The path choice for the packet is the basic function of the router. The router ever selects the best path for packet sending. For selecting the best path router searches its routing table information for a network address that matches the packet destination IP address. The router selects the best route with the following three results.
Directly connected network
The directly connected routes are always the best path to any subnet. If the destination IP address of the packet belongs to directly connected device that is on the same network to one of the interfaces of the router and connected to this interface, and the packet directly forwarded to the destination device. The directly connected network is the host address on the same network as the interface of the router.
The administrative distance of the directly connected network is 0. When an IP address is configured to an interface of the router, the router will automatically create a directly connected route in its routing table. The figure below illustrates the directly connected routes and remote routes. If we see the Router1, where host1 and Fa0/0 of Router2 are a directly connected network for Router1 and remaining all network is the remote network for Router1.
If the packet’s destination IP address is not on the same network with an interface of the router; so, this is a remote network. If the destination address is on the remote network then the router forward packet to another router connected to the current router. The packet for remote networks reached to the destination through the router to router. For complete process consult my earlier article Packet sending over a routed network.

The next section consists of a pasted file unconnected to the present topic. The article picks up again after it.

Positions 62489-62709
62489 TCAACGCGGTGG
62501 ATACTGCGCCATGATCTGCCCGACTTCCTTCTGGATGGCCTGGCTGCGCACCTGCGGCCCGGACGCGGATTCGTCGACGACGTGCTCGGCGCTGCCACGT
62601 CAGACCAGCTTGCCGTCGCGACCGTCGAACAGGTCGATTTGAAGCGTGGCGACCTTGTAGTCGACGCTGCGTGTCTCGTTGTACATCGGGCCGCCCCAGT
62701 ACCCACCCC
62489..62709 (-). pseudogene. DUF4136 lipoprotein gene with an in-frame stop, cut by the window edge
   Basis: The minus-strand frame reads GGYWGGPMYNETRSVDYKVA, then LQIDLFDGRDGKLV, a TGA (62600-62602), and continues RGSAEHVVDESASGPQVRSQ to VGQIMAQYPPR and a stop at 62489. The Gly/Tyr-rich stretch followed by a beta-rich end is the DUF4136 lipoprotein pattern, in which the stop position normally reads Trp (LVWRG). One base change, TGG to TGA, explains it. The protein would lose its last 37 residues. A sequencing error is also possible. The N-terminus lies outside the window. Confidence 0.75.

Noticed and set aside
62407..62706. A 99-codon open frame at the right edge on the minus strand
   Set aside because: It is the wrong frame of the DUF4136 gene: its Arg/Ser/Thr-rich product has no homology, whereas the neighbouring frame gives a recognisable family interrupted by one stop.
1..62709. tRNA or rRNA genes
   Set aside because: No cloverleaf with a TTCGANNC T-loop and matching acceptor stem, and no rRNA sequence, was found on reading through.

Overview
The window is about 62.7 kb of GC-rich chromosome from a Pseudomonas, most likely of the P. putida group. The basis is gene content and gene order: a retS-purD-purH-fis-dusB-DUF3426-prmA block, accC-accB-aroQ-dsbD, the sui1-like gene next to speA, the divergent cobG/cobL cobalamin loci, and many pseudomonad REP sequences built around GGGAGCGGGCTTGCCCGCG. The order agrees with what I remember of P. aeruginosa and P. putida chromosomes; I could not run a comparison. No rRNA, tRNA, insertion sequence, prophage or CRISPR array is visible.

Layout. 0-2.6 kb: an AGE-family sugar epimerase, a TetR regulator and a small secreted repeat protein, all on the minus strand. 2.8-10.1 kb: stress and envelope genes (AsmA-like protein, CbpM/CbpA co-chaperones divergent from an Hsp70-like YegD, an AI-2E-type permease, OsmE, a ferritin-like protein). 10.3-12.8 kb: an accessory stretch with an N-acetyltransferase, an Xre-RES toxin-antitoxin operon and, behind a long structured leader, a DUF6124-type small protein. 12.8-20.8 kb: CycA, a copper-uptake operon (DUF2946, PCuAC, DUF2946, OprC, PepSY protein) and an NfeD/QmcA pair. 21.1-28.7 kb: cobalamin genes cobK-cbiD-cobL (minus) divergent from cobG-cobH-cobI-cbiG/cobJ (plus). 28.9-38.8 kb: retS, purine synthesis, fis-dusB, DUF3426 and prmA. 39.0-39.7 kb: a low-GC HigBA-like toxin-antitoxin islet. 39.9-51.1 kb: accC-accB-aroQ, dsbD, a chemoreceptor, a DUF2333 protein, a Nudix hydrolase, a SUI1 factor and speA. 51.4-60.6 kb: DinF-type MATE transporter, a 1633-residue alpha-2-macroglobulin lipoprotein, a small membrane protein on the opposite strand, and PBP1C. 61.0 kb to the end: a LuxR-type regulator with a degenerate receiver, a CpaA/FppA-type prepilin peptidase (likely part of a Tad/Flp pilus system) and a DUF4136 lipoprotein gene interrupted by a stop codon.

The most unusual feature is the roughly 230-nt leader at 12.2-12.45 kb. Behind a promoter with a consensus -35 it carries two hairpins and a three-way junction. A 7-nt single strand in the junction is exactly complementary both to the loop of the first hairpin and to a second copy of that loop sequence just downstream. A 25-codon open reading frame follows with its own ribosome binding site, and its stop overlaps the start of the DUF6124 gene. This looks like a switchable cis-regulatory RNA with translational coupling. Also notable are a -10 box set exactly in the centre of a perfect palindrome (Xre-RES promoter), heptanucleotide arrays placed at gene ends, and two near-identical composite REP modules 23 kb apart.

No route determined
If the destination IP address of the IP packet not belongs to the directly connected or remote network; then the router determines for the Gateway of Last Resort. A Gateway of Last Resort is a route using the router when no other known route exists to send the IP packet. The Known routes are present in the routing table. Therefore, any route not known by the routing table forwarded to the default route. If there is a default route, the router forwards the IP packet to the default route (Gateway of Last Resort). If the router does not have a default route, then the router discards the packet. The default route is 0.0.0.0.
The router determines the best path for sending a packet by assessment of multiple paths to the same destination network and selecting the best and shortest path. In the case of multiple paths to the same destination network, each path uses a different exit interface on the router. The router selects the best path using a protocol based value or metric to calculate the distance to the destination network. The lowest metric value is the best Path to the destination network. Dynamic routing protocols use their own rules and metrics to build and update routing tables.
The algorithm of the protocol generates a metric, for each path through the network. Metrics can be based on a single characteristic or several characteristics of a path. Some routing protocols select a route on multiple metrics, combining them into a single metric. Some examples of routing protocol are Routing Information Protocol (RIP), Open Shortest Path First (OSPF) and Enhanced Interior Gateway Routing Protocol (EIGRP). The RIP is using hop count and OSPF is using Cisco’s cast based metric on available bandwidth. The Enhanced Interior Gateway Routing Protocol (EIGRP) is an example of multiple metrics type which uses bandwidth, delay, load, and reliability. The video demonstrates the difference between hop count and bandwidth metric.